We are studying epigenetic regulation of germ cell development in medaka gonads by using vasa-gfp medaka as a model. Sex differences in germ cells are believed to be epigenetically regulated, as distinct differences in DNA methylation and histone modifications have been found in germ cells during sex determination. We dissect epigenetic landscape of germ cells at various stages of development.
One of our interests is to understand brain sexual dimorphism and environmentally inducible sex specific behaviors. Using Cyp19a1b-GFP medaka, we dissect basic epigenetic landscape of radial glial cells in the brain and study epigenetic and transcriptional alterations in these cells caused by environmental stressors.
The window of early embryonic development is susceptible to environmental chemical stressors. Exposures during gonadal sex determination may lead to reproductive defects in the exposed individuals. These effects can be transmitted to subsequent generations via germ line (sperm and eggs). Some effects can be transgenerationally transmitted to offspring across several generations. Transgenerational effects are those effects that appear in individuals not because of direct exposure but due to ancestral exposure. Transgenerational phenotypes have been thought to be contributing to declining reproductive fitness and emergence of endangered situation of a species in a natural popuation. In order to provide insights into these critical issues, we are studying molecular alterations occuring during transgenerational inhertitance of phenotypes to identify chemcial and phenotype specific biomarkers associated with adverse reproductive outcomes using medaka fish (d-rR medaka, Oryzias latipes) as a model. We anticipate these biomarkers to be reliably predictive of history of exposure and associated transgenerational phenotypes.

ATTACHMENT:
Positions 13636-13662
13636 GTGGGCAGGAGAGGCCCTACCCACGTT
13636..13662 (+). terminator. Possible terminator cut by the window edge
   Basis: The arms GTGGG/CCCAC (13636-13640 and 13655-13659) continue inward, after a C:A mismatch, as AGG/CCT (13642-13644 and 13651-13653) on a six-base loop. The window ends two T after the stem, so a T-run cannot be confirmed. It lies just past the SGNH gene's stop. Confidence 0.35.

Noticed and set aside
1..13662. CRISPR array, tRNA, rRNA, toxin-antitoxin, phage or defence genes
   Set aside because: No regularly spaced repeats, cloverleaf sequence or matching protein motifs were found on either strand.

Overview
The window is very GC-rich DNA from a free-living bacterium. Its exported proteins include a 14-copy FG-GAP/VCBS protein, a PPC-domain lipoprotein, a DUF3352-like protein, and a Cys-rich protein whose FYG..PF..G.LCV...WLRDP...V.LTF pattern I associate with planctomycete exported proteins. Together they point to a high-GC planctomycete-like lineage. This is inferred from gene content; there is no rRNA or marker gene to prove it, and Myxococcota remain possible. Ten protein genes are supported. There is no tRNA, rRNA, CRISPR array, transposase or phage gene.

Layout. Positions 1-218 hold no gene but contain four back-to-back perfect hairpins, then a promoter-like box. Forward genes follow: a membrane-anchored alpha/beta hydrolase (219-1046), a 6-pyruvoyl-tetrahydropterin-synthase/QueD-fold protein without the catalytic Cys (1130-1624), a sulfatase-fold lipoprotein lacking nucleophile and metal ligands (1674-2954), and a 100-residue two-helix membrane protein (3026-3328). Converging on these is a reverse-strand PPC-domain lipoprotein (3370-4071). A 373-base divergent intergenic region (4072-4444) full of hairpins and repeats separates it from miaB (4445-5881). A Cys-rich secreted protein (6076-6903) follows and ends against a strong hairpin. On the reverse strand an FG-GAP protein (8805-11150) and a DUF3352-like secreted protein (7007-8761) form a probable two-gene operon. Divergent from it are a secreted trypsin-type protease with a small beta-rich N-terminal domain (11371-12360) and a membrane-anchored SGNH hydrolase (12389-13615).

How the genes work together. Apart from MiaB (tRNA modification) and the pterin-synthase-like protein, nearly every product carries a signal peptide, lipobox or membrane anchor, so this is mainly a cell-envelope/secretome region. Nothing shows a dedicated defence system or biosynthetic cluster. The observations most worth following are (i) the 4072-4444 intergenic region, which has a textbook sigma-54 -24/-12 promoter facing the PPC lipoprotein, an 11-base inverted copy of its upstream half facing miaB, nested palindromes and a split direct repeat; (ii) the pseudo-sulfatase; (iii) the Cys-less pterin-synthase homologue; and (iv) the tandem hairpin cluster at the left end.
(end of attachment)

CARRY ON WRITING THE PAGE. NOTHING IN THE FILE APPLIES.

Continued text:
Gene-environment interactions can lead to emergence of a phenotype. Environmental stressors are able to induce changes at the epigenetic level (chemical modifications on DNA structure) that are mitotically (and may be meiotically) stable. Our research is focused on unraveling of epigenetic memories established by a variety of environmental stressors that humans are exposed to in thier everyday life. We take in vitro cell culture, in vivo animal models, nextgen high throughout RNA/miRNA/epigenome sequencing, and bioinformatic approaches to dissect molecular underpinning of environmentally induced health effects across generations using an aquarium fish as a model. We anticipate finding permanent epigenetic memories that interfere with fine-tuned transcriptional wiring leading to abnormal behavior of a gene (or genes).
Hundreds of chemicals are being introduced into the market and their effects on ecosystem and human health are not clearly understood. Our research suggests that developmentally established epigenetic changes can survive in the body throughout the lifetime of the exposed individual. We, therefore, are interested in examining epigenetic effects of emerging contaminants of environmental concern in developing organisms. Findings from our study will provide insights into possible long-term health effects of developmental exposure to such chemicals.